While four arcuate portions are illustrated by the broken lines 31, it will be understood that the number of arcuate portions may vary from a minimum of two to any suitable number necessary to prevent damage to the contents of the pan. Preferably, at least two arcuate portions are provided, one directed along first axis 34 and another directed along second axis 38 transverse to the first axis. More preferably, as illustrated, a pair of arcuate portions, 32 and 40 is provided along axis 34, and a pair of arcuate portions 36 and 42 is provided along axis 38, each one of a pair on opposite sides of the pan 6.

The arcuate portions 32, 36, 40, 42 may form part of a continuous arcuate web 44, as illustrated in FIGS. 2 and 3, that connects the perimeter wall 10 of the pan 6 to the edge of the clearance 24 in the base 14. Alternatively, the arcuate portions may comprise individual portions or members space apart about the perimeter of the pan 6. The individual portions or members may be separately formed, or may be formed by isolating parts from the rest of the web by slits (e.g., along the broken lines 31) or by removing portions of the continuous web between adjacent arcuate portions such that each arcuate portion is defined between openings in the web. Depending on the resilient material chosen for the arcuate portions, the latter arrangement may provide greater flexibility and shock absorbing capability, particularly in a compact containing a pan with relatively acute corners (e.g., a square, triangular or rectangular pan). It has been found that the continuous web arrangement works particularly well with pans that are substantially round or oval in plan view (as illustrated). For pans with acute corners (square, triangular or rectangular pans) the preferred arrangement has individual arcuate portions along each flat side of the pan (not shown), with clearances in the arched web at the acute corners of the pan.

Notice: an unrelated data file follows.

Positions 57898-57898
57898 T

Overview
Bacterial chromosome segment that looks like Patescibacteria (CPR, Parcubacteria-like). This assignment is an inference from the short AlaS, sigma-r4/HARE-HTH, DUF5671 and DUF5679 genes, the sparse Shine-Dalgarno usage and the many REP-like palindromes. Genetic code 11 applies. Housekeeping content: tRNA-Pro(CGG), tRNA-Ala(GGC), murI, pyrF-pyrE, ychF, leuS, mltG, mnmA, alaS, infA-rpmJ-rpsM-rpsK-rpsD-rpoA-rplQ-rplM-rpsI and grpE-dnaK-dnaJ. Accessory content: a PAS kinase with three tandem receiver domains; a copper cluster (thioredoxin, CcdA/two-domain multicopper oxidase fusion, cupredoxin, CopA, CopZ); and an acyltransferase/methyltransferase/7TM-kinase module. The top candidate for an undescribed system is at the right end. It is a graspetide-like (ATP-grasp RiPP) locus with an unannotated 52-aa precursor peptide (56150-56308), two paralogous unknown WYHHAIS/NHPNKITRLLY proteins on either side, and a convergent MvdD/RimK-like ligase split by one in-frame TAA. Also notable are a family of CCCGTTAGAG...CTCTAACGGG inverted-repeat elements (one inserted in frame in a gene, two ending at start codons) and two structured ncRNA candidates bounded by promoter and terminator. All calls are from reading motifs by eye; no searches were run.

In the first embodiment, preferably, the each arcuate portion 32, 36, 40, 42 comprises at least one upwardly directed arch 45 (see FIG. 5). Alternatively, each arcuate portion comprises at least one inverted arch 47, a wave 49, a Z curve 51 or S curve 53 configuration (see FIGS. 5A-5D).

As illustrated in the cross-sectional view in FIG. 4, the shock absorbing member 30 has a bottom wall 46 to support the pan 6 (not shown in the FIG. 4). Alternatively, a shock absorbing member could be provided with a partial bottom wall or no bottom wall. Instead, an inner side wall 48 of the member 30 could be attached directly to the perimeter wall 10 of the pan 6 by, for example, mechanical or other fastening means, e.g., glue, sonic welding, etc. An outer side wall 50 of the shock absorbing member 30 has an annular ridge 52 for engaging an inner edge 54 of the clearance 24 in the base 14. The member 30 may be fastened to the base 14 by, for example, interference fit, adhesive, sonic welding, or other known means.

The shock absorbing member 30 may be made from any suitable plastic or elastomer material, such as, for example, rubber, styrene, acetal, polyethylene, polypropylene. The member may be made by any suitable method, such as, for example, injection molding, die-cutting, etc.